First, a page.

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OBSERVATIONS: NextEra Energy Resources 250 at Daytona International Speedway

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A brand new era began in the NASCAR Gander Outdoor Truck Series as it marked the first race with the new brand, hence the hashtag #ReadySetGo that has been trending across social media leading up to the event. While you always want things to start off well, you could say it was a “bang-up” opening event.

The trucks always put on some of the craziest restrictor plate racing, and the NextEra Energy Resources 250 was no exception. Throughout the event, from the drop of the initial green flag to the end, there was side-by-side racing as drivers jockeyed for positions, sometimes even three-wide.

Over the course of Daytona Speedweeks, fans have practically begged for the Monster Energy NASCAR Cup Series drivers to stop running single file up against the wall as we saw in both the Advance Auto Parts Clash and the Gander RV Duels.

However, patience was the name of the game as drivers solely wanted to go to the event of the with a car, and  on the case Thursday, save their equipment for Sunday’s DAYTONA 500. There’s no time for that in the trucks as stage points are given out on two different occasions, and the race is only 100 laps total in length. Combined with a lot of youthful drivers eager to prove themselves, riding along doesn’t happen. 

There is a price to pay with what we saw happen on Friday, though, as the truck series only had nine drivers complete the race out of the 32 who took the green flag. The constant battling for position resulted in several wrecks, with 11 cautions taking happening. Oddly enough, more than half of the event was run under the yellow flag (55 laps).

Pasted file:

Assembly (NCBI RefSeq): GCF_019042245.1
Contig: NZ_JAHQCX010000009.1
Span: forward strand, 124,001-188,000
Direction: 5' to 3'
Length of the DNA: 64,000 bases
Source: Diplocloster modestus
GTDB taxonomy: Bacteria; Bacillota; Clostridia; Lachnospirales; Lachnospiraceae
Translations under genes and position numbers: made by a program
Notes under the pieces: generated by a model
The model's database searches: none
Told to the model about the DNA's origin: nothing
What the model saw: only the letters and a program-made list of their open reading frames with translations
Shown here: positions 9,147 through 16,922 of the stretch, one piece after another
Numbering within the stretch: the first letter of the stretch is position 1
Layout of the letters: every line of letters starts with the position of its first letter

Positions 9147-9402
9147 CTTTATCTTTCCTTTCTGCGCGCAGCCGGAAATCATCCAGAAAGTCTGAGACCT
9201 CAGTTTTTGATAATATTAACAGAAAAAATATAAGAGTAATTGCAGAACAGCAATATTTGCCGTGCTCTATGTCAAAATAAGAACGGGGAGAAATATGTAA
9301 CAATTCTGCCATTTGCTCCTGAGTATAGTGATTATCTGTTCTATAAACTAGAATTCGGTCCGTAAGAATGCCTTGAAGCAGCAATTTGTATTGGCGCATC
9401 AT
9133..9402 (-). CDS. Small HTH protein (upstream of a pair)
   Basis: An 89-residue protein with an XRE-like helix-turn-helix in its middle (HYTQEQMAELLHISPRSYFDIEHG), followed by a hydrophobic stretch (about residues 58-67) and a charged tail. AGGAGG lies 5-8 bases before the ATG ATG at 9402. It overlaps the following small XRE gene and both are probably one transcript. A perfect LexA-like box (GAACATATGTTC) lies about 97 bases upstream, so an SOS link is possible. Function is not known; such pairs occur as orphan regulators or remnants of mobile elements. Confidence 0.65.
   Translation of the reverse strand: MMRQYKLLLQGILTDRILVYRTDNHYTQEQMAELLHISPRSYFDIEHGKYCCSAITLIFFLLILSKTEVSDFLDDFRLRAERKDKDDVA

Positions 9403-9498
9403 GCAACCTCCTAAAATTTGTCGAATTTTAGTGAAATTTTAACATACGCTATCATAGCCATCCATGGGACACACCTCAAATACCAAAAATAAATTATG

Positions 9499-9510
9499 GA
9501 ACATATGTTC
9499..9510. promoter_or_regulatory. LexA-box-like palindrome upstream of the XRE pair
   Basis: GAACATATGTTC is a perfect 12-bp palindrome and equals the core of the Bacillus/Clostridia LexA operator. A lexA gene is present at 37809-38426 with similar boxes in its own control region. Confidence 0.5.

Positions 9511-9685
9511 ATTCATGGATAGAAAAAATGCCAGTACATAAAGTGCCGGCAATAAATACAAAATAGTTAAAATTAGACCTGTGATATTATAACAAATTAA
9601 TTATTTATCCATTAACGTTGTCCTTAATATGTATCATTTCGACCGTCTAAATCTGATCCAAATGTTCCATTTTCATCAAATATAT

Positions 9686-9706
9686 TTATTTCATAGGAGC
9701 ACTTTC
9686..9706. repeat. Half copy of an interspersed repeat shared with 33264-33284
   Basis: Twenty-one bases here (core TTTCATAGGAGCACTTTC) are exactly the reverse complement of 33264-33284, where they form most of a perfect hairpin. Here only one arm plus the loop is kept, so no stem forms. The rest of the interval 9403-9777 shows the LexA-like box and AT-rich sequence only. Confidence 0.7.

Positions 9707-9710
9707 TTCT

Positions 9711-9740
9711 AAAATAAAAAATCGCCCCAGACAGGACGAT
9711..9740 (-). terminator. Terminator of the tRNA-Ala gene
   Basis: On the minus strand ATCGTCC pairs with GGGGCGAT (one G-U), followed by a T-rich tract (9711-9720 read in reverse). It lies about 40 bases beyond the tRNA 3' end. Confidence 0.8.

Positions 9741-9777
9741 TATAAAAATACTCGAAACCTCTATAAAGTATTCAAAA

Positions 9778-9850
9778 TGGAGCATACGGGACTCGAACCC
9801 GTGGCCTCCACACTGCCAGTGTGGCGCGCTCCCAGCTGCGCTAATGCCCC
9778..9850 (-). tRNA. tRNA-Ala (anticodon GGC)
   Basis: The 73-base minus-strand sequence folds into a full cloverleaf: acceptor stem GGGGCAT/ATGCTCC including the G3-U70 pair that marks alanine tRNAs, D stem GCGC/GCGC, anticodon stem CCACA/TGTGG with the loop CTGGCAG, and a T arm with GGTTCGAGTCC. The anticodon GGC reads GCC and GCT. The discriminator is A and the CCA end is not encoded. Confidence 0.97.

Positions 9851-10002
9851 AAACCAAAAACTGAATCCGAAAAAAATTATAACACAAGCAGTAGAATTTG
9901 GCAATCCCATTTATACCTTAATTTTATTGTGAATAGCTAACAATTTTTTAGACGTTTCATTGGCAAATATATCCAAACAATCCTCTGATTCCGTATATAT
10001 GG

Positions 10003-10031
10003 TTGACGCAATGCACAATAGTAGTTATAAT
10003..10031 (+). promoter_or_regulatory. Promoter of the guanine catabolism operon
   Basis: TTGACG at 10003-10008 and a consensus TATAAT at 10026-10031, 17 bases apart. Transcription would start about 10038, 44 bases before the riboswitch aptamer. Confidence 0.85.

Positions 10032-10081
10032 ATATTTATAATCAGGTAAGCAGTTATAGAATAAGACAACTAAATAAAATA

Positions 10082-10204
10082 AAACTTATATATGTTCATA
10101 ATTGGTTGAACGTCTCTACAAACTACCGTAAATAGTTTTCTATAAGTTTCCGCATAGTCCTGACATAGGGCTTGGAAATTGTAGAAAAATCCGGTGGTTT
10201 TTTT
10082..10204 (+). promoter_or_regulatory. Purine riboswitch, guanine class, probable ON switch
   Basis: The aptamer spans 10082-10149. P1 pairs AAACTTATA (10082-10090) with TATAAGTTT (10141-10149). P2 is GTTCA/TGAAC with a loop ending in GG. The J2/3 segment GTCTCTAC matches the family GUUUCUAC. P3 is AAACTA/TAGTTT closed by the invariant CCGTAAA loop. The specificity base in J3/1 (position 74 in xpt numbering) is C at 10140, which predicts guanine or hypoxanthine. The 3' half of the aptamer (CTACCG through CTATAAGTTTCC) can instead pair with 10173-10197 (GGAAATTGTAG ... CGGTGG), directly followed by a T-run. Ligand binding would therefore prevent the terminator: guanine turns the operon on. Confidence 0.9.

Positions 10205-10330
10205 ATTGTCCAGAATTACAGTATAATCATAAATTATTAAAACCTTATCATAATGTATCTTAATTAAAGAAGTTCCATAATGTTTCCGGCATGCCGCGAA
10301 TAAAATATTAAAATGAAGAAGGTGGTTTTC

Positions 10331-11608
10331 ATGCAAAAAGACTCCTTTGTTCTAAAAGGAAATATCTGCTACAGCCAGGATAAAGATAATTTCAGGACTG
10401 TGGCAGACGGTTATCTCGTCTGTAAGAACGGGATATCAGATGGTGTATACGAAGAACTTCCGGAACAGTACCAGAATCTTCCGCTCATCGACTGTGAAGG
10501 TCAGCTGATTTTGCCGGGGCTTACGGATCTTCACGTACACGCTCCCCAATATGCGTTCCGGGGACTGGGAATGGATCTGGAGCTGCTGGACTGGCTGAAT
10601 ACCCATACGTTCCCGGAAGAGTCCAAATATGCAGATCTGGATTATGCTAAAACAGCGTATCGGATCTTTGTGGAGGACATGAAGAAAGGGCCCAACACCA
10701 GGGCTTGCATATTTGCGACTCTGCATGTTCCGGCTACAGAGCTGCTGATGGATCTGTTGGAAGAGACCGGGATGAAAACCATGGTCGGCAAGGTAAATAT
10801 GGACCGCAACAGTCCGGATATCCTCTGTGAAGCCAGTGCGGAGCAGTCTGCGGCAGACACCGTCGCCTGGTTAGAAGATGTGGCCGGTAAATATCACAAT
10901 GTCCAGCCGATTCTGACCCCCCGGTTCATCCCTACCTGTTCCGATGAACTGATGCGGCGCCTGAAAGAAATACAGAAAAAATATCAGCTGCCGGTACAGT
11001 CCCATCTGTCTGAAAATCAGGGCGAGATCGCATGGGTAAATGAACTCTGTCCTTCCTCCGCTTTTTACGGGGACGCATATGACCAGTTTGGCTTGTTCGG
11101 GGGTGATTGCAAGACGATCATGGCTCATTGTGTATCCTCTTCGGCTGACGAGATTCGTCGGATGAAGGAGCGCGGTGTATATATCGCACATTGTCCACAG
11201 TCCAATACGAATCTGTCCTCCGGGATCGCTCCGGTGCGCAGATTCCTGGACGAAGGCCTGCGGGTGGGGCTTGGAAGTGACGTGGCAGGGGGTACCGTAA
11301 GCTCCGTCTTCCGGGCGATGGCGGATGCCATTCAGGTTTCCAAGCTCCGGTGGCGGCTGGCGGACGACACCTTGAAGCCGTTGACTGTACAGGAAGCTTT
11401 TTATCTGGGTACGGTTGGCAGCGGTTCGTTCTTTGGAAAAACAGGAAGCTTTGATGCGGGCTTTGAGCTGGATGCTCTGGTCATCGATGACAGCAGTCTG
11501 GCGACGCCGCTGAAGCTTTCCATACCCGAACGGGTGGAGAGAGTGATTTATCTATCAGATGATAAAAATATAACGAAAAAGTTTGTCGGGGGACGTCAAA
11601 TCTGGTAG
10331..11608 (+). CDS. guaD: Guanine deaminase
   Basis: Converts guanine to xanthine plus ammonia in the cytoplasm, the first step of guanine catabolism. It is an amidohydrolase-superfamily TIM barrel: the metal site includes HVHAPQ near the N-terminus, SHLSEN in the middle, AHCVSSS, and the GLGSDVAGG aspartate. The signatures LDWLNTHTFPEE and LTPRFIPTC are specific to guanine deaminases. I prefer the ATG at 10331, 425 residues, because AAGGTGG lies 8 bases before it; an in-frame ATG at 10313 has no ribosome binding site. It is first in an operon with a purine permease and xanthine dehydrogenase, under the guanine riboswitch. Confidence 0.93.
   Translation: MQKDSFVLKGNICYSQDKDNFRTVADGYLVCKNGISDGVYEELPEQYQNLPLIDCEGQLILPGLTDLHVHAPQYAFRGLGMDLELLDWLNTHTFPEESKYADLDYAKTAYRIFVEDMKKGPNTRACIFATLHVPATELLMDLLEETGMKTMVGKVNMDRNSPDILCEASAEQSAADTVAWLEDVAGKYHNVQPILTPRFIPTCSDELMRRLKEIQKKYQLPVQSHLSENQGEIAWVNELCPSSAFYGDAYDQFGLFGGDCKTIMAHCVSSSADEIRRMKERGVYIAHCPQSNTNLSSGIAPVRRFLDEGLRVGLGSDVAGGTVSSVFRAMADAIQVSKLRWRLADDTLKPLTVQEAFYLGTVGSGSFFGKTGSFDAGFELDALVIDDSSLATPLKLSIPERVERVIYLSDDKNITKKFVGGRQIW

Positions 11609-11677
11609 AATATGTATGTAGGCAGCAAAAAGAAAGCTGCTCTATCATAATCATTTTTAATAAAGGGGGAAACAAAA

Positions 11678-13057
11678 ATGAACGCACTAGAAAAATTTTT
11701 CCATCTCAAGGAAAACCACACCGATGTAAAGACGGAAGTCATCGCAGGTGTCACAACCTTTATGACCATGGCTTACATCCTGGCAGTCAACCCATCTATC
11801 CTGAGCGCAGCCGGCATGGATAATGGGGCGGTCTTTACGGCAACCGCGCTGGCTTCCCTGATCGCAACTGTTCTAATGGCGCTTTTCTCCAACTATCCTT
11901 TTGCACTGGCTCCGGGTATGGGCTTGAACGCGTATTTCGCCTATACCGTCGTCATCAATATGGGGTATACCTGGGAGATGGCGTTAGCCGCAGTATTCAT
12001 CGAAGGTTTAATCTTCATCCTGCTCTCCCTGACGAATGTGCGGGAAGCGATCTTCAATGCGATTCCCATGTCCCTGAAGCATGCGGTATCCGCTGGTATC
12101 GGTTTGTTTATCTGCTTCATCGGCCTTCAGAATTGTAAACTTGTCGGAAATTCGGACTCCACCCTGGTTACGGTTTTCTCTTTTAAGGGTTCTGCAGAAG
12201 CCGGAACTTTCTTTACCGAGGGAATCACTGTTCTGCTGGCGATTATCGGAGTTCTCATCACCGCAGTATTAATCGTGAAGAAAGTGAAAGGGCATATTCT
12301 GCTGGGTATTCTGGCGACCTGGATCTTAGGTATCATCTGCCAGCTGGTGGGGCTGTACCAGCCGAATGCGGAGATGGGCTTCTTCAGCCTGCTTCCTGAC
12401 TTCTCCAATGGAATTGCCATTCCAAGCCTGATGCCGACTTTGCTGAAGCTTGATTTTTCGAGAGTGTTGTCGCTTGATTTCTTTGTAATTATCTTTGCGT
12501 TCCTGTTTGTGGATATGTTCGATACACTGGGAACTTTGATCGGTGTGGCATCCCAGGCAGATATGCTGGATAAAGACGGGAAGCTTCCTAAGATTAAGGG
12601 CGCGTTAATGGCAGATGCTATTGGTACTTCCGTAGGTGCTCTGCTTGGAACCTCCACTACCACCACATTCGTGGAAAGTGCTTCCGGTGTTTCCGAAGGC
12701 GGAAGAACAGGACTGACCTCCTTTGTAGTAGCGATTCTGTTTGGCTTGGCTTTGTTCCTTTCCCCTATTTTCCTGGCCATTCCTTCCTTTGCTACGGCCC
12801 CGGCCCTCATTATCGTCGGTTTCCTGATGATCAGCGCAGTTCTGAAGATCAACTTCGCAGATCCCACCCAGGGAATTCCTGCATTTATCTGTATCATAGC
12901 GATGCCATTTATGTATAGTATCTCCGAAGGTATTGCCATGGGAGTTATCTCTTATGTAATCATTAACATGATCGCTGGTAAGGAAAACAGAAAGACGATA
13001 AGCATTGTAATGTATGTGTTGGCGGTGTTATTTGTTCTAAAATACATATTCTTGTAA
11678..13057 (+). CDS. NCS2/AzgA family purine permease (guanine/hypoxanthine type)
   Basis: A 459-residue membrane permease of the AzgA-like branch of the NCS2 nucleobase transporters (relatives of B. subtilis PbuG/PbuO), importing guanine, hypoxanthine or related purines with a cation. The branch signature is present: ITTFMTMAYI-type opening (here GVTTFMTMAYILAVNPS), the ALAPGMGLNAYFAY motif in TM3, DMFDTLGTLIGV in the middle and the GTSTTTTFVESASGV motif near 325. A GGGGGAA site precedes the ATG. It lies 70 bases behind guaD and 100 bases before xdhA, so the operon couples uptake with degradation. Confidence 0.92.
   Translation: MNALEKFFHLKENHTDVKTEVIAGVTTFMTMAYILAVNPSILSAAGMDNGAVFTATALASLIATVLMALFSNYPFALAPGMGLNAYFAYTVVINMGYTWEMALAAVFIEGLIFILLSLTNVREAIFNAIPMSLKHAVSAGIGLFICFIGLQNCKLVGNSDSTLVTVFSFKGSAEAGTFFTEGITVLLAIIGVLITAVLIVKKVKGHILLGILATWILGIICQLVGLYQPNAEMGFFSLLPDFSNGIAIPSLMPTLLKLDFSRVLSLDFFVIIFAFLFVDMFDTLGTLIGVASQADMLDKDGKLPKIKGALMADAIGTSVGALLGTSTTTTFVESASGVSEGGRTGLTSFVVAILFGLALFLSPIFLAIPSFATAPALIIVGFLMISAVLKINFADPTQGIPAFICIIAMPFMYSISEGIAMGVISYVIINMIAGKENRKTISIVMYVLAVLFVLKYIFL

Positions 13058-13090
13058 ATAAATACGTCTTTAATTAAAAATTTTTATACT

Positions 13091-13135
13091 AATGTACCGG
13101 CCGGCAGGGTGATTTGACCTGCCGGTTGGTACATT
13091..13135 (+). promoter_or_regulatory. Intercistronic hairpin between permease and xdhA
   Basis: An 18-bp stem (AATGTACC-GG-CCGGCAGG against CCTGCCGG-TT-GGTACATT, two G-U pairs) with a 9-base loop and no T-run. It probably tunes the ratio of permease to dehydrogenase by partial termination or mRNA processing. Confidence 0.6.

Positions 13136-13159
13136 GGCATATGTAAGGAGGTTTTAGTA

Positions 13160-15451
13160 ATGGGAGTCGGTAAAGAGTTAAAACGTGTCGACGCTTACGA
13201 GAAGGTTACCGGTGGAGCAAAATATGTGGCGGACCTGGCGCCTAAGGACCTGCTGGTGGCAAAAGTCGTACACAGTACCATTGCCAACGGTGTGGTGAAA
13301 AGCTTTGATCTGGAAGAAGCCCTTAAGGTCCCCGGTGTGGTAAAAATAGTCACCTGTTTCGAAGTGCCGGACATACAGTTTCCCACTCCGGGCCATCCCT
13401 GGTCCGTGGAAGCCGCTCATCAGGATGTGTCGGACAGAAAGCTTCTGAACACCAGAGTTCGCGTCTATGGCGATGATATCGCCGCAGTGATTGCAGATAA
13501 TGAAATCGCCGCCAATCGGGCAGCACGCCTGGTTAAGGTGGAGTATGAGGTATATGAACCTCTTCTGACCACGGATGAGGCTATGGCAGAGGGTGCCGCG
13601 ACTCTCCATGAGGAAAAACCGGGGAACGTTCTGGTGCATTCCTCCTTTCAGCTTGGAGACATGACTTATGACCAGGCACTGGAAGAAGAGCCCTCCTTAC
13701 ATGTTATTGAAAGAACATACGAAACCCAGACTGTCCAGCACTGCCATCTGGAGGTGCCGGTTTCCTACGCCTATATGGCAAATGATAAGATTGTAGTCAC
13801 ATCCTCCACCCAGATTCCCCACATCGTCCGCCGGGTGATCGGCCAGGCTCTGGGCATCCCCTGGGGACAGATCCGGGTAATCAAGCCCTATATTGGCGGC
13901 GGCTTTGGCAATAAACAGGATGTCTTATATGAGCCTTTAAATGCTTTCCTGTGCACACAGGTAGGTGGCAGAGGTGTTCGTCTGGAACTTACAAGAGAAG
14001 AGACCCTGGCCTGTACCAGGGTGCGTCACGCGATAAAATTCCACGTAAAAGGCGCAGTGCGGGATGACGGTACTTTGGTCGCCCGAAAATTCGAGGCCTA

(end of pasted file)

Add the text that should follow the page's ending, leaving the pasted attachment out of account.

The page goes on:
Between the Clash, the ARCA race and now the trucks, there have been 55 cars wrecked. Now do you understand why the Cup Series drivers have been riding along?

The Daytona 500 will probably feature more of the riding that we’ve seen in the past Monster Energy NASCAR Cup Series events, just like we saw at Talladega Superspeedway last fall. However, as we close in on the end of stage and the race as a whole, expect the pressure to rise with battles for position happening. When that occurs, though, don’t say we didn’t warn you of what could happen.

While the truck series event was mired with wrecks, you can’t deny being happy for the winner as Austin Hill scored his first career series victory. After working hard to prove himself in lesser equipment the past couple of years, he made the jump to Hattori Racing Enterprises for 2019; this is the team that won the championship in 2018 with Brett Moffitt.

After being excited and welcoming to the opportunity, he’s already proved that he was worthy of the chance with a championship-worthy team. Now locked into the playoffs virtue of the victory, he and Scott Zippidelli can focus on improving their chemistry and keeping the level of performance the same as what Moffitt did last year, hopefully increasing their chances at a run for the title.

There were also other drivers who will leave Daytona with smiles on their faces, like Josh Reaume who scored his first career top-five, and Angela Ruch as she proved that she’s not just another pretty face. Daytona offers a chance for the small fries to shine in a special way. So hopefully the happiness that those two drivers have to offer makes seeing the disappointment on others easier to handle.

EMAIL ASHLEY AT ashley.mccubbin@popularspeed.com

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The thoughts and opinions expressed here are those of the author and do not necessarily reflect those of PopularSpeed.com, its owners, management or other contributors. Any links contained in this article should not be considered an endorsement.

Ashley McCubbin

Currently the Executive Editor for Popular Speed, Ashley McCubbin also runs Short Track Musings, while handling media relations for OSCAAR. Currently living in Bradford, Ontario, she spends her weekend at the local short tracks in the area taking photos.